But you don’t want to go too far down the road of personalisation otherwise people will lose the serendipity element. They like to be surprised and sometimes they just like us to tell them what to read.”
What sites do you look to for best practice?
“I mostly look at US sites. Things like the AV Club and Stereogum. Their communities drive a lot of comments and they are mostly pretty intelligent. They have built that up over 10 years or more of focusing on their community.
A lot of people are very down on Huffington Post but their community elements and commenting systems are astonishing. The best stuff that happens on the Huffington Post happens below the articles. The articles can be a bit crap but the community is amazing.”
How are elbo.ws and Hype Machine changing discovery?
“You have to accept that things have changed. You could discover 20 new bands an hour on the Hype Machine. One of the problems with blog culture is that it is relentless and there’s not that much of a hierarchy. We did think about NME creating a music blog network, like an umbrella, so there would be an endless ticker of new band recommendations that we would pull in from other music bloggers. But when we looked into it, it seemed like too much and we have taken a step back from it.
We redesigned the new music section recently to try and calm that down by being a bit more of a filter and never recommending more than one new band a day. Anything more than that is ludicrous as the more new music you recommend, the more the value of it diminishes.
We introduced a stamp of approval that we only give to one track and one album a week. That was definitely trying to take some of the noise out of that experience. How many new bands do you need to hear right now?”
Is SEO still important?
“Search accounts for about 40% of our traffic and social accounts for almost as much. But the difference is that attracting people to your site via social media is that those are real users. A user that comes to NME.com via Facebook will view on average five pages per visit. One who comes via Google views only one or two pages.
The Facebook user is more valuable to us so we don’t give SEO that much thought really. It seems like an outmoded way of doing things and is a race to the bottom. If everybody is using the same keywords and if everyone’s headlines are the same, it’s not the route to a great site that people want to come back to every day. The views we value are the ones who come every day.”
What community tools work best for you?
“In terms of traffic, Facebook drives the most by far [15% of total traffic]. Twitter is increasingly a bigger apart of the pie [10% of total traffic]. Sometimes StumbleUpon drives more traffic than Twitter but you don’t have to do that much on it as it happens organically so you don’t have to look after ‘the StumbleUpon community’.
The traffic from Tumblr is not huge but the people who come via Tumblr view a lot of pages – more than any other traffic source. I am not sure why that is. Our community on Tumblr is a bit more indie. You’ll not get much response on Tumblr if you post something about Lady Gaga but on Facebook you might. On Twitter it goes mental.”
In this pursuit of the new in terms of digital platforms, how do you know what to prioritise?
“As soon as you start using these things, you can see immediately if your audience gives a shit or not. We tried Pinterest and to this day we have never had more than 100 referrals from it. Our users were just not on it. Google+ was the same thing. We started using Instagram to post photos from photoshoots and festivals and instantly people were engaging with and there was loads of activity and feedback. Some platforms connect well with our audience and some don’t.”
Why is that? Google+ and Ping never took off.
“With Google+, you feel that you ought to maintain it as a platform but there is just no engagement whatsoever. So it’s kind of a chore at the moment. But in terms of using digital tools, it is a bit of a golden age because a lot of start-ups will bend over backwards to help you. They will do everything for free and don’t want any money because they’ve got all this VC funding.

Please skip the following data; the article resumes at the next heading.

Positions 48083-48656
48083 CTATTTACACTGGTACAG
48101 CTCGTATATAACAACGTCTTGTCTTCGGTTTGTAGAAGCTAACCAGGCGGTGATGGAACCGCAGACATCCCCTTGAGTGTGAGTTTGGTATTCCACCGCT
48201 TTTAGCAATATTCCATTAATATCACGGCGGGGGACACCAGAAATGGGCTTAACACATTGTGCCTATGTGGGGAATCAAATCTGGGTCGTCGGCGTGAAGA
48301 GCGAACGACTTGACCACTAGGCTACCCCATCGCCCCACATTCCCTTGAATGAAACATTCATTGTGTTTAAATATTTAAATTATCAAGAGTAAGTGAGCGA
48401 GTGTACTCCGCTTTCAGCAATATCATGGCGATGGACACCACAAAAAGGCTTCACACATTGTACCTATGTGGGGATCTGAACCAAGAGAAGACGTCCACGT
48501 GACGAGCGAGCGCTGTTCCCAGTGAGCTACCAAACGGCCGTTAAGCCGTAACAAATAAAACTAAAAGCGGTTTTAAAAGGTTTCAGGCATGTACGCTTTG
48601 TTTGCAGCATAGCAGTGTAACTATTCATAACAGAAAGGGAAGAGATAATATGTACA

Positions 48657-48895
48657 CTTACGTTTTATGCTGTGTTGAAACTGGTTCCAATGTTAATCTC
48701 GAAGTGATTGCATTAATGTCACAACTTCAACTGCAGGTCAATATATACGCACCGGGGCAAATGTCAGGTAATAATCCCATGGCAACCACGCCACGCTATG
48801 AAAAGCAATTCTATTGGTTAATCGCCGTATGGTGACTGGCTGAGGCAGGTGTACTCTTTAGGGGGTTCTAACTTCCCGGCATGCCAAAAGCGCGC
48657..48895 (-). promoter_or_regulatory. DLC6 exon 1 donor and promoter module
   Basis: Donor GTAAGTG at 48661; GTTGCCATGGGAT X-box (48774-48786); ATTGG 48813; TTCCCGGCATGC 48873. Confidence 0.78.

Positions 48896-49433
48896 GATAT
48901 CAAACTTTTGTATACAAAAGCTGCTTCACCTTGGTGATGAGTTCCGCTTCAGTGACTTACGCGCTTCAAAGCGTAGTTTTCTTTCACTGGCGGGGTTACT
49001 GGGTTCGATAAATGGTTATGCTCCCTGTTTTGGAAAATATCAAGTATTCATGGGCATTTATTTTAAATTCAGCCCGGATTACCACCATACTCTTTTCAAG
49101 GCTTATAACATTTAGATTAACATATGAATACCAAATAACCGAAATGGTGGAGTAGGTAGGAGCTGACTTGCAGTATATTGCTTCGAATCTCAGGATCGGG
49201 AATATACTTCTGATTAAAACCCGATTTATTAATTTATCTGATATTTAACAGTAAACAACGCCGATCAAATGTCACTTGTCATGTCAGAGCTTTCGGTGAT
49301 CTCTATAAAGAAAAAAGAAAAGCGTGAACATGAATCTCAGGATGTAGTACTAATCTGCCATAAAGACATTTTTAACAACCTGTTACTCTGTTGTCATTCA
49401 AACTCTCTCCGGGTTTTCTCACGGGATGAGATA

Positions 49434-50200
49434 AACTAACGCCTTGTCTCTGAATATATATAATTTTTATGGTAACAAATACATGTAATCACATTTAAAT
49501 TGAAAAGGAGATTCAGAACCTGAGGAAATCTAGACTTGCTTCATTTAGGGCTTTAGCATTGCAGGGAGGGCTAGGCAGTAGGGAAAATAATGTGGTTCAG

A company like Webdoc works well and we were able to use it for a section on the best tracks of the 1990s where users would post rich media comments. They did it all for us for free as they wanted the exposure.
Another thing I like to use is image-tagging tool ThingLink. We can’t afford to do flash animations and interactive graphics so this is a free way of doing that so you can take any image and annotate it by putting YouTube and SoundCloud clips on it. It’s a great tool and doesn’t cost us anything because ThingLink just want the exposure. My favourite element of the job is finding these digital tools and playing around with them.”
Labels get attacked for not “getting” digital. Is that right?
“I always defend labels. Labels do an amazing job of funding new music and taking a risk on new music. They always took massive risks on music and they still do. You start to appreciate the courage of that approach more with the rise of tech giants like Apple. Apple makes billions from music via iTunes but puts nothing back, although they do provide a shop window that sells a lot of music.
My feeling is that if you profit that handsomely from music you also have a duty to plough some of that profit back into the grassroots. That’s what record labels have done this past half century. Now the profits in music are going to the likes of Apple but they are not flowing back into signing new talent.”
Does being signed or unsigned make a difference to what acts you cover?
“It’s immaterial. If it’s good, we’ll discover it. To build an audience or get in festival line-ups or becoming a festival headline, you need a label ecosystem to get to that point. I don’t think there are any examples of bands getting to the point where they are headlining festivals without a record label backing them.”
Are you readers as interesting in technology as they are in music?
“We don’t do a huge amount of it. I write about it as it’s what interests me. Our users are interested in it as far as the technology is useful to them as consumers of music. Writing in a more theoretical way about music wouldn’t be quite right for us. We are experimenting. We are going to start doing technology news as we have partnered with Trusted Reviews and will take some of their gadget and technology news and put it in NME.com and see if there’s an appetite for it.”
Is piracy a divisive topic for your readers?
“It is to an extent but when we write about piracy you tend to bring in that hard-core community on the internet who will just seek out any article of The Pirate Bay and they all come in and start ranting. You get the impression they are not regular users of NME.com. You get a lot of them.
When I write about defending copyright and defending the record label system, instantly a community of people will get wind of it and slag you off [laughs].”